Forty-fifth book reviewed as part of the 130 Challenge.
All of 150 pages, but one hell of an essay! He falters in a lot of places where he loses control and rants madly, but when he is coherent, he is really very sharp. His observations are quite spot on and he does seem to have seen through the charade that is the modern civilization.
I started reading this book just because I was curious about the mind of a serial murderer. Ted (aka The Unabomber) is after all, a convict who has been incarcerated for the murder of 3 people and injuring several others. However, if one is willing to look beyond that, one will find a genius and prodigy who went a bit too far. He justifies his actions (unsuccessfully) in the book and though it is weak reasoning, it does seem to be reason enough to throw an intelligent, sensitive human being into despair; eliciting a terrible response from him. Ted claims that he killed people in order that he be heard. Without such an event, he wouldn’t have been noticed. An Indian revolutionary by the name of Bhagat Singh, did the same. But he didn’t kill anyone for that. Ted does show some remorse for this, but it is not enough.
However, that doesn’t take away from what he has to say. Most of his observations about the state of the world and the negative effects of industrialization on human lives and nature are quite accurate and must be studied. The sum total of his argument is that we have become heavily dependent on the Industrial System and this has made us less human. We are now discovering that we no longer have to struggle for the basic necessities, but then we have paid a price for that by not being able to control what happens to us. Our lives are much more comfortable today that before, but we have much less freedom. The courses of our lives are now dictated by large corporations and government entities and if we have grievances against them, we are helpless. This must frustrate us, but the propaganda machinery in the form of media and entertainment, set up by the System have dumbed us down to the point that we suffer these frustrations silently and live with them, preferring to pop anti-depression pills to revolution.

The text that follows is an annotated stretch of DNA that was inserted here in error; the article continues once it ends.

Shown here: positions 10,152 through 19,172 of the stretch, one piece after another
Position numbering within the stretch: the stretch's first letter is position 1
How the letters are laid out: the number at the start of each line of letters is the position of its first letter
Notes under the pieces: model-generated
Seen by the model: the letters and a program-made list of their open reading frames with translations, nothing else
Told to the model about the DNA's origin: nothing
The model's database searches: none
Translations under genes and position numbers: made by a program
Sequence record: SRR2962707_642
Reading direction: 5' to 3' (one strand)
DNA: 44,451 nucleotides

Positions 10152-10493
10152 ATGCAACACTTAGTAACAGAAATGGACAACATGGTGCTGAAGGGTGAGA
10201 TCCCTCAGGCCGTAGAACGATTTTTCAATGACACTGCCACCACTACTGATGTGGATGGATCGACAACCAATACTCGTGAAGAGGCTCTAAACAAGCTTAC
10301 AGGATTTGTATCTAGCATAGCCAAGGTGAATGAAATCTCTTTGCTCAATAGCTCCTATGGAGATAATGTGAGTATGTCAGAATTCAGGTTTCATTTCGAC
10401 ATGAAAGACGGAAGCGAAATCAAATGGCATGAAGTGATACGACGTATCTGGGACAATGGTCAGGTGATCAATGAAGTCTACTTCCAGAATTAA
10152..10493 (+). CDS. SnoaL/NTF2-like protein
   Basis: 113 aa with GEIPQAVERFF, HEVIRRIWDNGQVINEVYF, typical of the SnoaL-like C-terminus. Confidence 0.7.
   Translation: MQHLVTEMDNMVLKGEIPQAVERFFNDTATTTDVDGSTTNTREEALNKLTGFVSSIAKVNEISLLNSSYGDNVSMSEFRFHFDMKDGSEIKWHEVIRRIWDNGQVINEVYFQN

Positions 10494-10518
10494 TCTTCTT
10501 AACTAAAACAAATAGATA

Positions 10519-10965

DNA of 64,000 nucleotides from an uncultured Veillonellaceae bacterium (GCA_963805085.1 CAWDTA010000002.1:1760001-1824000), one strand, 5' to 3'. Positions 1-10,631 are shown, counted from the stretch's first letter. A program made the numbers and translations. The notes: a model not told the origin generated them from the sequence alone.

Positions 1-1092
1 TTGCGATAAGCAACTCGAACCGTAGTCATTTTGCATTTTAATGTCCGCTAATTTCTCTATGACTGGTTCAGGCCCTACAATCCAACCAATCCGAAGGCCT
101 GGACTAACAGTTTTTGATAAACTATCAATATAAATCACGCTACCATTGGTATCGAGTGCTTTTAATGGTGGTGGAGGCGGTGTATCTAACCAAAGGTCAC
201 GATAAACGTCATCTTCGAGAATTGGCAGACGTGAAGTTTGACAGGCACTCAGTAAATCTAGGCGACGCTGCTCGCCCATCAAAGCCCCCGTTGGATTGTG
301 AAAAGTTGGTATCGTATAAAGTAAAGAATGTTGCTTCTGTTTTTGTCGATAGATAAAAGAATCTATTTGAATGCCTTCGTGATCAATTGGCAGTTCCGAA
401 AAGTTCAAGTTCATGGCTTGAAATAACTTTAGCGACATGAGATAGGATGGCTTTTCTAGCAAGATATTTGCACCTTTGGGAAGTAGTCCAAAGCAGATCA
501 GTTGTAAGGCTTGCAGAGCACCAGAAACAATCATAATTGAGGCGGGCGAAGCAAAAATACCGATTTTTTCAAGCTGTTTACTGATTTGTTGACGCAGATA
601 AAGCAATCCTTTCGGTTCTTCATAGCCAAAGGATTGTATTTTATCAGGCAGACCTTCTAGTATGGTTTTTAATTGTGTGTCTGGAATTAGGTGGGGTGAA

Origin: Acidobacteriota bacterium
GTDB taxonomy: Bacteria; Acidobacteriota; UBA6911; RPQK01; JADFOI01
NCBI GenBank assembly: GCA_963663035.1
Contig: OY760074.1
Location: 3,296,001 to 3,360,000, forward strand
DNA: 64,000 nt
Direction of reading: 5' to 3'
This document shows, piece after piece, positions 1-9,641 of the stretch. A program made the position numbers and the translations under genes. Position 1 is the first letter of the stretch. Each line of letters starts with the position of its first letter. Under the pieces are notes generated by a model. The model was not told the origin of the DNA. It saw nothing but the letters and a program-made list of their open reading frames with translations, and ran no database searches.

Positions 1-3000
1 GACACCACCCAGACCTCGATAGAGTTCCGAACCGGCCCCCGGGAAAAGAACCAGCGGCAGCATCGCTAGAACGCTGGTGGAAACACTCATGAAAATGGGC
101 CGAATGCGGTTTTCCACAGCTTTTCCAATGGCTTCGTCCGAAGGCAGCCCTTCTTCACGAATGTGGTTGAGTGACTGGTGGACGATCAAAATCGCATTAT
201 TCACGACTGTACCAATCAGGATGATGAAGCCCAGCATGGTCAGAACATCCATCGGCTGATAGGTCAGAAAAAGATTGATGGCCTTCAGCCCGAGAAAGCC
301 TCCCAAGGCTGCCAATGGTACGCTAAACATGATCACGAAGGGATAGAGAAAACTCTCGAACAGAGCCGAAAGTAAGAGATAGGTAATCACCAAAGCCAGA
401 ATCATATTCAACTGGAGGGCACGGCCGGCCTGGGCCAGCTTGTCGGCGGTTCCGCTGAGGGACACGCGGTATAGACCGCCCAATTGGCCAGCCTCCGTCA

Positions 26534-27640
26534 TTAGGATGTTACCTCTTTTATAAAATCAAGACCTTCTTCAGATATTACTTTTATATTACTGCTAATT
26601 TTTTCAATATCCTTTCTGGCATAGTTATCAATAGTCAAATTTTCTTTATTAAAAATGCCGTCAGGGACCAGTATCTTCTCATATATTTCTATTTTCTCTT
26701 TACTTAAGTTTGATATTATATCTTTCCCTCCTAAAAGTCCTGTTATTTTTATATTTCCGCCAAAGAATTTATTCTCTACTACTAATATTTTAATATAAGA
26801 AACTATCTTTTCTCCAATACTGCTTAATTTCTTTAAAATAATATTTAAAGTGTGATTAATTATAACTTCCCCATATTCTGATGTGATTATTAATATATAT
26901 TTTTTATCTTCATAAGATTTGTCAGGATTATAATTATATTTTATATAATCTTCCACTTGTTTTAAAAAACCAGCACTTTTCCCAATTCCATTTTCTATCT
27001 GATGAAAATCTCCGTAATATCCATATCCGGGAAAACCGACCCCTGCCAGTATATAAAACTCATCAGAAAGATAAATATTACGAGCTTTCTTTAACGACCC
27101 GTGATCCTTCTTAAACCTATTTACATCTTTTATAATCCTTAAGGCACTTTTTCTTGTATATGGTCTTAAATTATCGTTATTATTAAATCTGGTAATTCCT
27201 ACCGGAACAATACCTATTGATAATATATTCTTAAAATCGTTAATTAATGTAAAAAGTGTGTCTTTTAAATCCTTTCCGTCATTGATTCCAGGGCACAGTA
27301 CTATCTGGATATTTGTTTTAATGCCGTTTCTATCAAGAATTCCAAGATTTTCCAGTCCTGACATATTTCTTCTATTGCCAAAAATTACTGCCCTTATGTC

Through this manifesto, Ted aims to bring to light this terrible state of the Industrial Society and human beings that make it up. He does so with a brilliantly written essay that is thoroughly riveting and certainly unputdownable. This book is not a terrorists handbook or the anarchist’s bible; it’s a very well written essay that reflects on humanity and civilization. It falters in some places where Ted has been unable to hold back angst and frustration and it has spilled onto the pages, but otherwise, it is a marvelous essay. I certainly don’t condone Ted’s methods, but I do suggest that we should try to understand where he comes from, looking at the way things are headed and how we are trapped in a nexus of big corporations and evil governments.
If you’re not willing to go through 150 pages of brisk observation and analysis (available for free on the internet), do read through the excerpts that I have collected.